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Essential Management Strategies for Vacant Bank-Owned, REO, and Foreclosed Properties 

Vacant bank-owned properties in Chicago’s bustling cityscape present a unique challenge. These unoccupied spaces can become targets for vandalism, squatting, and rapid deterioration, leading to depreciated property values and community blight. Property management firms play a crucial role in safeguarding these assets, ensuring they remain secure and well-maintained. This article outlines essential strategies for property management companies to protect and preserve Chicago’s vacant properties effectively.

Conduct Regular Inspections 

Regular inspections are the first line of defense in foreclosed property preservation. They serve as a proactive measure to identify and address issues before they escalate. The spillover effects of such properties are well-documented, with research linking them to reduced property values, increased crime, and higher costs for municipal governments.

According to the U.S. Department of Housing and Urban Development (HUD), compelling evidence underscores the critical need for regular inspections of vacant properties. The HUD points to studies that have quantified the negative impact of foreclosed, vacant, and abandoned properties on communities:

Impact on Nearby Home Sales

  • Studies have shown that foreclosures can decrease the sales prices of nearby homes by 0.9 to 8.7 percent.
  • Vacant bank-owned properties have a more pronounced effect on their immediate surroundings than foreclosures do, with a study in Columbus, Ohio, finding that being within 500 feet of a vacant property can depress the sale price of a nondistressed home by 1.7 to 2.1 percent.
  • The longer a property remains vacant, the greater its negative impact on surrounding property values. After three years of abandonment, the effects extend up to 1,500 feet.

Crime and Safety Concerns

  • The “broken windows theory” suggests that signs of abandonment encourage further disorder and crime. A study in Pittsburgh found that after a property becomes vacant, the rate of violent crime within 250 feet of the property is 15 percent higher.
  • In Philadelphia, vacant properties were found to be the strongest predictor of assault risk, even when controlling for other factors.

These findings highlight the importance of regular inspections for the maintenance of vacant bank-owned properties and the surrounding community. Industry best practices suggest that inspections should occur bi-weekly, allowing for a timely response to any arising concerns. A comprehensive inspection checklist should include assessments of structural integrity, plumbing, electrical systems, and security features.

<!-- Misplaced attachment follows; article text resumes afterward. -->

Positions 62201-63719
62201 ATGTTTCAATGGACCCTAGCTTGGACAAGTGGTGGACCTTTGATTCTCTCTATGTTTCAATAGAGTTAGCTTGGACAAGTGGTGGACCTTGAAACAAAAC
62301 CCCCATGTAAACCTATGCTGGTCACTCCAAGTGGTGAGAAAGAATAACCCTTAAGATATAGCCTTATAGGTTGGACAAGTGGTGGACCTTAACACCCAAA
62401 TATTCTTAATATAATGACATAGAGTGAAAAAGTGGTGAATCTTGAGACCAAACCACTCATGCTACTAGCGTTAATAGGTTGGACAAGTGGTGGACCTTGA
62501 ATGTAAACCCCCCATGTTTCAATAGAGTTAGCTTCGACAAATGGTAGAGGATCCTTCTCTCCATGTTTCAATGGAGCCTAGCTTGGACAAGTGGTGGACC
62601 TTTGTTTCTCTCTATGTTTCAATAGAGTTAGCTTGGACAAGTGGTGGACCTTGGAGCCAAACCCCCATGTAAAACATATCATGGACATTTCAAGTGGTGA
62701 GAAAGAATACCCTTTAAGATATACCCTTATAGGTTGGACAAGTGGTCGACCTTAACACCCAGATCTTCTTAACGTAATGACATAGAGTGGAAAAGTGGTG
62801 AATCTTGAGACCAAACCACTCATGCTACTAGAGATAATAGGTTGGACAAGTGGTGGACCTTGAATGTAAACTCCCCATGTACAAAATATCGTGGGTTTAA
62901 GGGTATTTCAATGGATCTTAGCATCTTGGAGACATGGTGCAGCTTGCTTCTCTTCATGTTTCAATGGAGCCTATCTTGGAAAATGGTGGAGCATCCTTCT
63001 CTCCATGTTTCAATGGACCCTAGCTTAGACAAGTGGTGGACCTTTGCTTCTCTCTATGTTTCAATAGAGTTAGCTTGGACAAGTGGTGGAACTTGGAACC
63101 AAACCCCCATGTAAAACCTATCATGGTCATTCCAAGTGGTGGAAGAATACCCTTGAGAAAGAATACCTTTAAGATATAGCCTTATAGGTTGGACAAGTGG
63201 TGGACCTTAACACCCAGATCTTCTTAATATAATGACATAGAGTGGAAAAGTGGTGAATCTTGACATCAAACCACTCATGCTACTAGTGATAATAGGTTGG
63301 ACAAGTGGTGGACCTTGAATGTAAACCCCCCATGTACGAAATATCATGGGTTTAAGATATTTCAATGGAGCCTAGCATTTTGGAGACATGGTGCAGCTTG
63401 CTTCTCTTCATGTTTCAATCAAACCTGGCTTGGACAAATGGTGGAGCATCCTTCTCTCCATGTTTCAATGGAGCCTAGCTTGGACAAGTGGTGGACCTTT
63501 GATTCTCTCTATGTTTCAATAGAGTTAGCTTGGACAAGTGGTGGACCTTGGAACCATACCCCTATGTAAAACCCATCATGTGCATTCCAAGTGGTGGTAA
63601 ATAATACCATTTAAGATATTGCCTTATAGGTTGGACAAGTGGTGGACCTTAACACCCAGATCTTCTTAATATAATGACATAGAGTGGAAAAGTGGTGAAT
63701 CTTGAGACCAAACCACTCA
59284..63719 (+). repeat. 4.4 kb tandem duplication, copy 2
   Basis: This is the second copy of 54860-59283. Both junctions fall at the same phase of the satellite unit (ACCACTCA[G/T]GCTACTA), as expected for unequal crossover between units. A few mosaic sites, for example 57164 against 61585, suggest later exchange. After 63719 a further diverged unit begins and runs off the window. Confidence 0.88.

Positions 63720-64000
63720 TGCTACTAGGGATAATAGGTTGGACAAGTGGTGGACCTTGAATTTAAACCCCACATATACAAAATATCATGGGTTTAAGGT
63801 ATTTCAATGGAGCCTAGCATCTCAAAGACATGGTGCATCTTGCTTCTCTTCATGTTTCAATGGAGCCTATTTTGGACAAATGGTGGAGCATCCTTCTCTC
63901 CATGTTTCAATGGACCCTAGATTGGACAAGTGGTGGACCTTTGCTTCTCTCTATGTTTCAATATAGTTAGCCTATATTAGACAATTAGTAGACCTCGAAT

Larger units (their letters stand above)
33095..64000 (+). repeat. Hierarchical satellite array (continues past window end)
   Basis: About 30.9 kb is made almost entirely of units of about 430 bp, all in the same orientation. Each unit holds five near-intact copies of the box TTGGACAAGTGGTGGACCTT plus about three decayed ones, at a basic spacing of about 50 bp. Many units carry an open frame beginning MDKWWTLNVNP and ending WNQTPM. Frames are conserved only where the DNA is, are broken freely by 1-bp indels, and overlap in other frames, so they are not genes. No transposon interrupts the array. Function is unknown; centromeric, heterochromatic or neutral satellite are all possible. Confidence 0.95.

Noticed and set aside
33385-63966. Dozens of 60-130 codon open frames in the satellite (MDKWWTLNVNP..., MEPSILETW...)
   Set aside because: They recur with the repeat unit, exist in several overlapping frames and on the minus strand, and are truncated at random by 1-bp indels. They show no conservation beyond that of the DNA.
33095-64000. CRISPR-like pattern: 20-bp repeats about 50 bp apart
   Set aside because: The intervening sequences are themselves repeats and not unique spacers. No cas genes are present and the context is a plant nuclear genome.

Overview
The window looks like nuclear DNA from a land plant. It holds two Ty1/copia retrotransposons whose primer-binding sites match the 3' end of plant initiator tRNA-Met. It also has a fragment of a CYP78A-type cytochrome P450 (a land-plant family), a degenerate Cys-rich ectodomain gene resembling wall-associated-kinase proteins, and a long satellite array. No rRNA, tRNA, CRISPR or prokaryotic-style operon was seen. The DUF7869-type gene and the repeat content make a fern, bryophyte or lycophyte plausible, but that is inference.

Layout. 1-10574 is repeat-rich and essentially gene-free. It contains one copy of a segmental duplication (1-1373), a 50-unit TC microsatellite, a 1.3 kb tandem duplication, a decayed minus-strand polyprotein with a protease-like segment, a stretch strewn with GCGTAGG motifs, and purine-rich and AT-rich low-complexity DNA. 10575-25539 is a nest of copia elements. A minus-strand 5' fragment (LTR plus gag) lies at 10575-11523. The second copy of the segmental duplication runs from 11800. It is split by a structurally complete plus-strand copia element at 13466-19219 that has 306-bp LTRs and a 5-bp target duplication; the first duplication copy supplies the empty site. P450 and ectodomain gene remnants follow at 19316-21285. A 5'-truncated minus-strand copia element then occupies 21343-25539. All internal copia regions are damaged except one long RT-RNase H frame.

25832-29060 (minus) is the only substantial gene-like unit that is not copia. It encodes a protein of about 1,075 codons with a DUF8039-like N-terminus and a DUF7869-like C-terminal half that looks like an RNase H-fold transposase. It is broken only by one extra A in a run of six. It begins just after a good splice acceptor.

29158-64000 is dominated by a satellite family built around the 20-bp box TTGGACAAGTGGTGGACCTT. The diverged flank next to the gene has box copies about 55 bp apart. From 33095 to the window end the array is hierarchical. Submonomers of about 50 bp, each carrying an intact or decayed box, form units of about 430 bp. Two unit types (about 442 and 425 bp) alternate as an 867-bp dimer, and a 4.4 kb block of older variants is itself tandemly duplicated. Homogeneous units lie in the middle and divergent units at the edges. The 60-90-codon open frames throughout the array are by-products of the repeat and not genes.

By ensuring that vacant and abandoned properties are regularly inspected and maintained, property management firms can help prevent the decline in property values and combat the rise in crime associated with these properties.

Securing the Properties 

Securing a property is paramount to prevent unauthorized entry and potential damage. This involves reinforcing all entry points, including doors, windows, and any other access areas. Advanced security systems, such as surveillance cameras and alarm systems, act as deterrents and monitoring tools. Additionally, employing security personnel can provide a physical presence that further discourages trespassing.

Implementing robust security measures has numerous benefits that have significant implications for property owners, managers, and the community at large: 

  • Preventing Vandalism and Theft: Unsecured properties are prime targets for vandals and thieves. By securing these properties, owners can prevent damage and loss of valuable materials, which can be costly to repair and replace.
  • Mitigating Liability Risks: Vacant properties can pose liability risks if unauthorized individuals enter and injure themselves. Proper security measures can protect owners from potential legal liabilities.
  • Preserving Property Value: Unsecured property can deteriorate quickly, decreasing its overall value. Security measures help maintain the property’s condition, ensuring it retains its value over time.
  • Deterring Unauthorized Occupation: Robust security can prevent squatters and trespassers from occupying the property, which can lead to further damage and legal complications in removing them (more information about this in the following section).
  • Maintaining Community Safety: A well-secured property contributes to the safety of the surrounding community by deterring criminal activities and maintaining the area’s aesthetics.

Squatter Prevention

What Every Property Manager Needs to Know About Squatters 

As a property manager or real estate investor, dealing with squatters is expensive and frustrating. Understanding how squatters operate and the actions to take when faced with squatters is essential. DAWGS has published an article (available here) that helps property managers better understand the risks and costs associated with squatters, such as:

  • Property damage: Squatters may cause damage to the property while occupying it. This could include vandalism, fire, theft, or neglecting maintenance, leading to further deterioration of the property. Property managers may need to invest in repairs or renovations to restore the property to its original condition.
  • Legal fees: Evicting squatters requires legal action, which can result in significant legal fees. Property managers may need an attorney to navigate the eviction process and ensure compliance with local laws and regulations. These legal fees can add up, especially if the eviction process becomes prolonged or complicated.
  • Lost rental income: Squatters occupying a property can prevent property managers from renting it out to legitimate tenants, resulting in lost rental income. The longer the squatters remain, the greater the financial impact on the property owner.
  • Cost of eviction: Evicting squatters can be a time-consuming and costly process. Property managers may need to pay for court fees, filing fees, and other expenses associated with the eviction process. Additionally, if the squatters refuse to leave voluntarily, property managers may need to hire a professional eviction service, which can further increase costs.
  • Property devaluation: The presence of squatters can negatively impact a property’s value. The history of squatters may deter Potential buyers or tenants, leading to decreased demand and lower property values. Property managers may need to invest in marketing efforts or property rehabilitation to overcome this stigma and attract new occupants.